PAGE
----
Wednesday, 10 March 2010

F1 2010 Is Go !

Once again, as the nights get longer, and the temperature rises, up and down the country; enthusiasts, fans and those who have simply eaten too much roast beef and Yorkshire Pudding will be spending every second Sunday for the next eight months in front of the television, watching the twists, turns and tribunals of a new Formula One season unfold. As always, the series will no doubt, fail to live up to the pre-season hype, but surely, this year, there is more reason than ever to anticipate it with a little more excitement than one would normally reserve for such an occasion. For one, McLaren has two British World Champions spear-heading their campaign; with reigning drivers champion Jenson Button joining 2008 victor Lewis Hamilton. There are several new teams - more cars on the grid surely equals a little more excitement, if not incidents ! And of course, love him or loathe him, the undoubted king of Formula One in modern times, with a record seven drivers titles to his name, and after a three year "retirement" Michael Schumacher drives for "Mercedes G.P." (formerly known as "Brawn G.P."; who are the reigning Constructors Champions).

As with last seasons preview, I will be writing this item in two distinct parts. The first (which you are reading now) will deal with the technical changes and new rulings which have been implemented in time for the forthcoming season. Part two will deal with the team and driver line ups and my predictions for the year ahead, which should be online here tomorrow (Thursday). Watch out prior to Grand Prix weekends, where I will endeavour to share my tips for the top (of the podium !).

As ever, there are a plethora of new rules and regulations in place in the hope of glossing over "grey areas" in the rulebook, which were exposed numerous times last season, and also being implemented, as ever, in the hope that they will make the racing closer and more entertaining. The most obvious change to the casual observer will be that there will no longer be refuelling stops now (which were reintroduced at the beginning of the 1994 season), so there will be less of an emphasis on pit stop strategy, with drivers merely using the pit lane on race day to change tyres and repair minor damage such as broken wings. Expect to see the lightning-fast pitstops akin to those of the late 1980's - the heyday of F.1 in my opinion. The onus this year, as a result, will be for drivers to conserve their tyres rather than abuse them, as there will be far fewer opportunities to change them; this is bound to be a big deciding factor in many races where tyre wear is heavy. Clearly, this will favour sympathetic drivers with experience, rather than the devil may care, hell for leather attitude of the over-enthusiastic rookie. The "out-laps" (first lap on circuit following a pitstop) will also prove interesting, as restrictions over the use and design of tyre warmers come into play, meaning the overall outside area of the tyres will not be up to temperature (particularly the walls), in theory this should lead to some enthusiastic overtaking manouevres should two cars be in close proximity on track during the pitstop windows.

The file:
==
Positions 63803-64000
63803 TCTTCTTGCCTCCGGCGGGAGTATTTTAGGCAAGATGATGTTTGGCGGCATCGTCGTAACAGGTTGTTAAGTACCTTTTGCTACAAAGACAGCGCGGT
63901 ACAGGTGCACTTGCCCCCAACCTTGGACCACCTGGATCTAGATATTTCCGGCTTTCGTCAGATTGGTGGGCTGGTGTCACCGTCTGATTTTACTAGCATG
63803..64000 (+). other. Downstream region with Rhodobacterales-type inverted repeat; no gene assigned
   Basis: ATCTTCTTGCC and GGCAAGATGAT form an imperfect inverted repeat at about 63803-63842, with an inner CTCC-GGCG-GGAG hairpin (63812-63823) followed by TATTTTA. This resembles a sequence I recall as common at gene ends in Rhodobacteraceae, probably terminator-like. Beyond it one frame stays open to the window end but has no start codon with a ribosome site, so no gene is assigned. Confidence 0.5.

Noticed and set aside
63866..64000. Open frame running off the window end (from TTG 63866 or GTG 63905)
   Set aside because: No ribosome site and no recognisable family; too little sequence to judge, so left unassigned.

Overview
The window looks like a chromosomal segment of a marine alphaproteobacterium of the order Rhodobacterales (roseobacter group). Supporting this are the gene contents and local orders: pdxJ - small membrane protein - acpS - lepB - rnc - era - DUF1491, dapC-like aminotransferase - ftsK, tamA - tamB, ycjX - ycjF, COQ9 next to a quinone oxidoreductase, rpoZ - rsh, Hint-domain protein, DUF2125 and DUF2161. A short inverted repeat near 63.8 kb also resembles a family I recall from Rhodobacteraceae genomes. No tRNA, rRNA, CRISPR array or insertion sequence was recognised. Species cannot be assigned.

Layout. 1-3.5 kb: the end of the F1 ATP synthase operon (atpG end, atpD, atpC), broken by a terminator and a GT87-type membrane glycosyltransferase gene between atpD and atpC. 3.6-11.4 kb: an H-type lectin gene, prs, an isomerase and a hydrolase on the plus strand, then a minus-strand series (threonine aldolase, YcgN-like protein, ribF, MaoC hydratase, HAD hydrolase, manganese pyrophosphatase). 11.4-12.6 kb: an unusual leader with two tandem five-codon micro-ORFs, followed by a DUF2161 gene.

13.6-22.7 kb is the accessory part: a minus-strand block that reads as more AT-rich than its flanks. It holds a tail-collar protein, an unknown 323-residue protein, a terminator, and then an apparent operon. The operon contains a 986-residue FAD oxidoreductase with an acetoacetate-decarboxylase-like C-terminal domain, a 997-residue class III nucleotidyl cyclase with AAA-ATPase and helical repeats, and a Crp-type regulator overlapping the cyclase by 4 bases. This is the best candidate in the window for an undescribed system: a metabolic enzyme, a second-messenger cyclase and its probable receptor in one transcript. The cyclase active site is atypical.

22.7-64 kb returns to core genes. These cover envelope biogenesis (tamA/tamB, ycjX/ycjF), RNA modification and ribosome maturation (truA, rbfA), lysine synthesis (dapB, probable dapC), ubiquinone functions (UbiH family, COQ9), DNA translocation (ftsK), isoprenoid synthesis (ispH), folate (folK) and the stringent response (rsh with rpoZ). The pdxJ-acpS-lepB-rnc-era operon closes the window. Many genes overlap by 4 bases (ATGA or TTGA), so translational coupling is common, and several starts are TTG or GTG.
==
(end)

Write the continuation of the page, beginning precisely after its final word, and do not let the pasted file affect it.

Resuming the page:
Testing, both in-season and in the winter pre-season, has been cut back even further this year, following huge restrictions which were imposed last year. Teams are now only allowed six days of aerodynamic testing (reduced from eight days in 2009) - and in turn, one day of testing may be substituted for a 24 hour slot in a wind tunnel. This marks a vast downturn of time alloted for wind tunnel and circuit testing in previous campaigns - a move made in an attempt to close the gap between teams at either end of the spectrum in terms of ability, potential and above all - finance. However, as was seen last year, particularly with Toro Rosso and Renault, in the interests of driver safety, should a substitute driver be required mid season, with no prior F.1 experience; they will be permitted to have one day of testing at a "non-calendar" circuit in order to familiarise themselves with the car. This is a sensible move, which can only prove to be beneficial to everyone involved in the sport.